Neither is Russia the aggressor. It was U.S. and European imperialism that initiated the conflict with its sponsor of the overthrow of the Yanukovych government. Putin and the Russian state are loyal to the Russian capitalist class, but their interests and material needs are distinct from the imperialist states that attempt to subjugate the entire world. The Russian government is attempting to safeguards its national sovereignty in response to a NATO attempt to encircle the country.

Elections signal a new phase in the conflict

Although the corporate media unanimously praised the Ukrainian opposition forces as “pro-democracy” during the presidency of Yanukovych, the elections conducted by the Kiev government were held in an atmosphere of severe repression and saw low turnout – just barely over 50 percent.

Opponents of the post-coup government are targeted for persecution, and fascist paramilitaries routinely carry out acts of violence. In perhaps the most horrific instance, 38 anti-fascist activists who had sought refuge in a local trade union headquarters were burned to death by a pro-Kiev mob on May 2. As the union building erupted in flames with the activists inside, their assailants spray painted slogans supporting the Galician SS – a notoriously armed force of Ukrainians who fought alongside the Nazis in World War Two – and chanted “Burn, Colorado, Burn!” in reference to supporters of the eastern separatists.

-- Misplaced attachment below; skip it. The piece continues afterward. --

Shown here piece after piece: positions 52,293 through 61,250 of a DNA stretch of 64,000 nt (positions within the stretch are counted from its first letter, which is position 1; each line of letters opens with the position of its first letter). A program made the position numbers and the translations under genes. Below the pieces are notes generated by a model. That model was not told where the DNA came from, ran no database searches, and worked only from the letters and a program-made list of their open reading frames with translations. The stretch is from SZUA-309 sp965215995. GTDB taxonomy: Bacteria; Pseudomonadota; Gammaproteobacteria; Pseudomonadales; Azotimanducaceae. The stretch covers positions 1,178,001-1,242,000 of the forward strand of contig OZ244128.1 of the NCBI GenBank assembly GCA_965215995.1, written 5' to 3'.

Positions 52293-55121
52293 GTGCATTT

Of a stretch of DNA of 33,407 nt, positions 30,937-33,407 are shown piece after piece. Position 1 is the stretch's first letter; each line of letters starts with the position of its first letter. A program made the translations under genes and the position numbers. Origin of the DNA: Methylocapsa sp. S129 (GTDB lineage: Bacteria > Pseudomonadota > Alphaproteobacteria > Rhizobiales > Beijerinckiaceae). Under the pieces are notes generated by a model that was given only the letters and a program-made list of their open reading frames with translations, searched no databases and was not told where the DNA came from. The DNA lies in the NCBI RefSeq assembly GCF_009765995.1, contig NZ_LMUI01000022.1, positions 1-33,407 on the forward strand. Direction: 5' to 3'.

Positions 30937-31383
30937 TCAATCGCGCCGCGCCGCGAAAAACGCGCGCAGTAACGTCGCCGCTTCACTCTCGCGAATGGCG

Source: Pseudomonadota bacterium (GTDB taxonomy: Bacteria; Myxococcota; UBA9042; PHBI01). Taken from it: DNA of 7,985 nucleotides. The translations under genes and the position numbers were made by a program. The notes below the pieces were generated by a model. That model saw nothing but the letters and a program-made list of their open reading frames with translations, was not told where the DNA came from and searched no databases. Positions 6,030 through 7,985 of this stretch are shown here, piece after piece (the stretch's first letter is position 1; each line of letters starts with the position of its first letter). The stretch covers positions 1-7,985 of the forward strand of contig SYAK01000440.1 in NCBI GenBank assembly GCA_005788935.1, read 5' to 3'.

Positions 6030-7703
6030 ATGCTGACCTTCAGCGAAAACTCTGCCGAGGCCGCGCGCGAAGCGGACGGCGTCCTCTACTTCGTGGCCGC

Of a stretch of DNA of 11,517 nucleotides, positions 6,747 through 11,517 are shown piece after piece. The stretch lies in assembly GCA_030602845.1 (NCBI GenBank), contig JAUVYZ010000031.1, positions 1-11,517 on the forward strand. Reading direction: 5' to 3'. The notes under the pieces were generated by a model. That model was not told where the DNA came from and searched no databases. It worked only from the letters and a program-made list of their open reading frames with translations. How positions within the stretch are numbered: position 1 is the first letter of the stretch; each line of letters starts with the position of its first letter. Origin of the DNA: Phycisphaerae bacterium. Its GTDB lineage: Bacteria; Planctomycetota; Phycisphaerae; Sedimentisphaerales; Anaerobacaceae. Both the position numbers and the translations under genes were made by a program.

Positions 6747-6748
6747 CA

The Party of Regions – Yanukovych’s party – refused to participate in the election because it did not recognize its legitimacy. Despite an attempt to outlaw it in late July, the Communist Party of Ukraine did participate, but was unable to break through the wartime propaganda regime and did not receive enough votes to enter parliament.

Instead, right-wing, pro-western parties won nearly every seat and a coalition government committed to the war in the east is certain. The leading parties support European-imposed austerity measures that will devastate workers of all national backgrounds.

A week later, elections were held simultaneously in the Donetsk and Luhansk People’s Republics. Turnout was reportedly high, and the existing leadership was reelected with wide margins. Aleksandr Zakharchenko was reaffirmed as the leader of the DPR, while LPR leader Igor Plotnitsky won the election there.

Russia officially recognized the Kiev-sponsored elections. The government said that it “respects” the DPR and LPR elections, but noted that this is distinct from “recognizing” them.

It appears that the period following the elections will be defined by continued conflict. Three days after the DPR and LPR elections, the Kiev government announced that it was cutting off payment of social benefits to rebel-controlled areas. The next day, it declared a de-facto border in the east that Ukrainian citizens will need a passport to cross. The greater the opposition to U.S. and European imperialist meddling, the more likely a resolution favorable to poor and working people becomes.